When it comes to demand indicators for travel and hospitality companies, events stand out as one of the most accurate predictors of out-of-season spikes. Many businesses still rely on gut instinct or “educated guesses” to predict demand fluctuations, often based on previous year experiences. But what happens if the person with prior knowledge leaves? Or if a new major event is announced? Or if an event experiences a significant increase in attendance? These are problems that can be solved relatively simply by having the data intelligence for confident decision-making.
One of the first considerations for many travel and hospitality companies is the event type. In the world of events, they are not all created equally when it comes to the impact they will have on demand. Let’s take a look at a few event categories and how they can potentially impact local demand.
Trade Shows & Conferences
Many trade shows have significant international attendees, as well as many cross-country attendees. If we look at a large trade show, it is not uncommon for over 50% of the audience to be international. What are the impacts this has on demand? Firstly, flights to this location are very likely to see increased levels of demand as exhibitors, organizers, speakers, and attendees all descend on the location. This is an indicator for airlines to firstly look at fares and how to optimize them to match demand and secondly look at capacity. Do they need to open up more seat availability?
Many of these attendees will also be looking for rental cars, particularly at airport locations. So, there will most likely be a spike in demand here. Again, rental car companies can use this indicator as an opportunity to adjust pricing. They can also look at whether they have the correct inventory levels and vehicle categories – for example, are business travelers, who are traveling in groups, more likely to want MPVs that can carry extra luggage? Potentially.
Lastly, the impact on demand for hotel rooms and accommodation is going to be incredibly high. With higher demand comes the opportunity for hoteliers to adjust their rates to maximize revenue or offer additional services such as shuttle buses to the venue or even utilize their facilities to host meetings for event attendees.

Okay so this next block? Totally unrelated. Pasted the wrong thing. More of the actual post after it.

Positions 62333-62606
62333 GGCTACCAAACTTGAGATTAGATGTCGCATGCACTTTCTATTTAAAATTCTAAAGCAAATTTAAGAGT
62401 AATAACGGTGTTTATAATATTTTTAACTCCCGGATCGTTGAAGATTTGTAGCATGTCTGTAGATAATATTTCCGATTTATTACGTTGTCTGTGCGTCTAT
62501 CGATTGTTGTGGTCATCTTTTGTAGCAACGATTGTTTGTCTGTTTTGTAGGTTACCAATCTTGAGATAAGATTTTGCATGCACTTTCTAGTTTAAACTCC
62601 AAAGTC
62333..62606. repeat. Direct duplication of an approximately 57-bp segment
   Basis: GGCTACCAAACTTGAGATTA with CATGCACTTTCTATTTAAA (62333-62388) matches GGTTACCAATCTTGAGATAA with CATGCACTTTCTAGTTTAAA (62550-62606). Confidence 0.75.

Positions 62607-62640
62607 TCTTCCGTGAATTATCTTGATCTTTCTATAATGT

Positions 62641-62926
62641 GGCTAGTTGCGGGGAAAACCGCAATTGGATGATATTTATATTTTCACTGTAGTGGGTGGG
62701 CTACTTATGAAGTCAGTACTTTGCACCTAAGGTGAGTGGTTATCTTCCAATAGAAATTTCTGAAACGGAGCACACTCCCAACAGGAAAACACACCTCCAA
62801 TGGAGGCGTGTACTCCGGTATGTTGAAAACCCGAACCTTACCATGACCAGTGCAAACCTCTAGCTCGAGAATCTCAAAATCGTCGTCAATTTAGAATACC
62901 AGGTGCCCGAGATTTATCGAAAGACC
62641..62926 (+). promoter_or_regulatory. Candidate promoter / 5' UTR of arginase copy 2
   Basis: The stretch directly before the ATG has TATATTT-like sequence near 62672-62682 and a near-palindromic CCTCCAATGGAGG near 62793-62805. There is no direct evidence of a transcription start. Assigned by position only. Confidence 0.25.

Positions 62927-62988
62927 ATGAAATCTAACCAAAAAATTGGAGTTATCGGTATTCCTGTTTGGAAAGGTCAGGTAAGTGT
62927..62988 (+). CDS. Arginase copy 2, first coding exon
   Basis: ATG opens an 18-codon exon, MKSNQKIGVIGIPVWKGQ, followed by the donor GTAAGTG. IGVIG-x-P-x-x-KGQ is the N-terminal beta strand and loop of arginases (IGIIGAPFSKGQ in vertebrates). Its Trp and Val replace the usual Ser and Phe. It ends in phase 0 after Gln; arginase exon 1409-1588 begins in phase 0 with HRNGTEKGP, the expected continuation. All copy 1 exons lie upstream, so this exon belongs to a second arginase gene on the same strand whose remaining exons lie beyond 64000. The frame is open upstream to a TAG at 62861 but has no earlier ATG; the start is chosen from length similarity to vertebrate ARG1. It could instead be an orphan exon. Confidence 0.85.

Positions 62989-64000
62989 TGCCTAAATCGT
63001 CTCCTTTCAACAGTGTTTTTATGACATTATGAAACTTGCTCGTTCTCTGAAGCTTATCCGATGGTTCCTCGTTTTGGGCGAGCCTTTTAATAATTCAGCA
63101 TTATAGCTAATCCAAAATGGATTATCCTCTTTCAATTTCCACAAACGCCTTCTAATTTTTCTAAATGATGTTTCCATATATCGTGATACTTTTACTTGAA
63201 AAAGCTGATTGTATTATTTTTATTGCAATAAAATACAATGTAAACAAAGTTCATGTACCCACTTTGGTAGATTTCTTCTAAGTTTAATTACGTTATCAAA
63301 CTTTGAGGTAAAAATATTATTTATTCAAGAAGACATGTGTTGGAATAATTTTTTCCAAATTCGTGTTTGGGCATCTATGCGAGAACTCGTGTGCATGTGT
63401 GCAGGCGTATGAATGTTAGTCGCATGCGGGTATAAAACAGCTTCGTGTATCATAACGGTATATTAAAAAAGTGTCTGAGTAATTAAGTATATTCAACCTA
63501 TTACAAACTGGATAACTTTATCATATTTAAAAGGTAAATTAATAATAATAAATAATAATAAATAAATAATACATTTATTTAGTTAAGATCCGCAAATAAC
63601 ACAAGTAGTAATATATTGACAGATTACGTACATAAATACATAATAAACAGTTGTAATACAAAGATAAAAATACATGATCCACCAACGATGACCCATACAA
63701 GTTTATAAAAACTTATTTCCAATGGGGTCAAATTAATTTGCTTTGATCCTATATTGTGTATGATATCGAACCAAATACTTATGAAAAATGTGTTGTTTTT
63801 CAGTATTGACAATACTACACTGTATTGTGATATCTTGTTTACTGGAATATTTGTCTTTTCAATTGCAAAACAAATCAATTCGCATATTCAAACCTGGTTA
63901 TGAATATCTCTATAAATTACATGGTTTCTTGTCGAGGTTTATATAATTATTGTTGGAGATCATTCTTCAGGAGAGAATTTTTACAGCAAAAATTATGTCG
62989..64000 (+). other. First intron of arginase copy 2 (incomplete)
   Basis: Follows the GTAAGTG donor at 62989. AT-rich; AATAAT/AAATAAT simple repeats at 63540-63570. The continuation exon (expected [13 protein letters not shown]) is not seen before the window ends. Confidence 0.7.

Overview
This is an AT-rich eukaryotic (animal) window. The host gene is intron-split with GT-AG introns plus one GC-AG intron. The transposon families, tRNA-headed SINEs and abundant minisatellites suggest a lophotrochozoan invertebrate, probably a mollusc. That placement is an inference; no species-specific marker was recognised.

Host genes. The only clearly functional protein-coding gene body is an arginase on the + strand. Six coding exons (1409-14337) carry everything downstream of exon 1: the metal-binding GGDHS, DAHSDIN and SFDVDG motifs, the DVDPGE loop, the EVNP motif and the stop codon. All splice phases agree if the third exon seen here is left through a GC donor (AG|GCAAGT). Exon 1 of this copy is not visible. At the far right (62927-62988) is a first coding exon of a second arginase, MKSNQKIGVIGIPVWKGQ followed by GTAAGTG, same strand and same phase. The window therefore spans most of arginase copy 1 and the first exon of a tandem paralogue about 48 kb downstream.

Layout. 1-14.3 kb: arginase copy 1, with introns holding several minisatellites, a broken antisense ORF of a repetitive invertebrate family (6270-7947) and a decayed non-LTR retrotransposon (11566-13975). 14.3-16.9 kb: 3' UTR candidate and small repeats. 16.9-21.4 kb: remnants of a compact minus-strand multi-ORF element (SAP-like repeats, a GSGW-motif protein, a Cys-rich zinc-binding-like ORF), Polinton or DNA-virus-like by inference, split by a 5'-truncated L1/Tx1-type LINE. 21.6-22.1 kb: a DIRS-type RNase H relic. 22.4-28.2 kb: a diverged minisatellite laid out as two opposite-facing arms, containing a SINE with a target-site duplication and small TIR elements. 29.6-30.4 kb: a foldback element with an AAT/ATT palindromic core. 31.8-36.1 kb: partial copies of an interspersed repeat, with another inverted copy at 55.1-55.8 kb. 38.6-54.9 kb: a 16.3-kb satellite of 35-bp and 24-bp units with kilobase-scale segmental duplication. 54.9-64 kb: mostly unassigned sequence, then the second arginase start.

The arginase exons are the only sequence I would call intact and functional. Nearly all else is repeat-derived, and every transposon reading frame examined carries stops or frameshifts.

Sporting events have the capacity to draw hundreds of thousands of attendees, depending on the type of sporting event taking place. For example, a Premier League football match might attract 30,000 fans every week – but will this have a significant impact on demand for hotels, flights, rental cars? Potentially not. Most attendees will be local and therefore relatively transient. It is likely they will drive increased demand for rail travel, parking, and food and beverage, though.
If we take an event like the Ryder Cup, which attracted nearly 300,000 attendees during the week it was hosted, it is very likely that this will have a significant impact on flights, hotels, and rental cars. Why? Because the audience is largely international, as are the players, organizers, press, and wider support staff. In this instance, being able to identify the differences in sporting events and audience demographics is critical.
A few months back, we took a look at how the Golf Open affected flight rates. It was clear that the large-scale event, attracting tens of thousands of international attendees to Liverpool, had a profound impact on the average cost the week before and directly after the event.
(average flight rates LAX-MAN the week before and after the 151st Golf Open. Source www.faretrack.ai)
With artists such as Ed Sheeran, Beyonce, and Taylor Swift capable of drawing an audience of 100,000+, they are very capable of causing spikes in demand. As an example, recently Ed Sheeran broke the record for attendees at the SoFi Stadium, with 81,000 attendees. On average, hotel prices in the area more than doubled, and most, if not all, were at full capacity. Many hotels in the area ran shuttle buses to the concert, including the cost in the special concert room rates they had created in anticipation of the concert. Many attendees would have traveled to the venue in rental cars – but would this have caused a massive increase in localized demand? Potentially, yes, while many attendees would be leaving home destinations and picking up and dropping off there, there would most likely be an increase in demand for flights as fans traveled cross country, and subsequently an increase in demand for rental cars at local airports.
How do Travel and Hospitality companies need to approach events?
The days of guessing and relying on past experiences should be relics of the past. Data intelligence for events lets us bypass the “finger in the air” approach to offer real, accurate insights for upcoming demand. There also needs to be an emphasis shift from reactivity to proactivity. For many, a spike in demand is only identified with a surge in bookings. This makes companies reactive to change and potentially exposes them to lost revenue opportunities. Effective revenue management strategies need to be proactive, predicting demand before it happens, increasing room rates to match upticks in demand, opening up additional services, and creating tailored promotional packages.
At the heart of proactive demand prediction lies access to accurate data intelligence. Aggregate Intelligence’s Event Data solution provides access to AI-enhanced, fully parsed events data for millions of historical and upcoming events. This data is the cornerstone of many of the world’s leading travel and hospitality companies’ effective demand identification campaigns. If you’re interested in finding out more, get in contact with us today.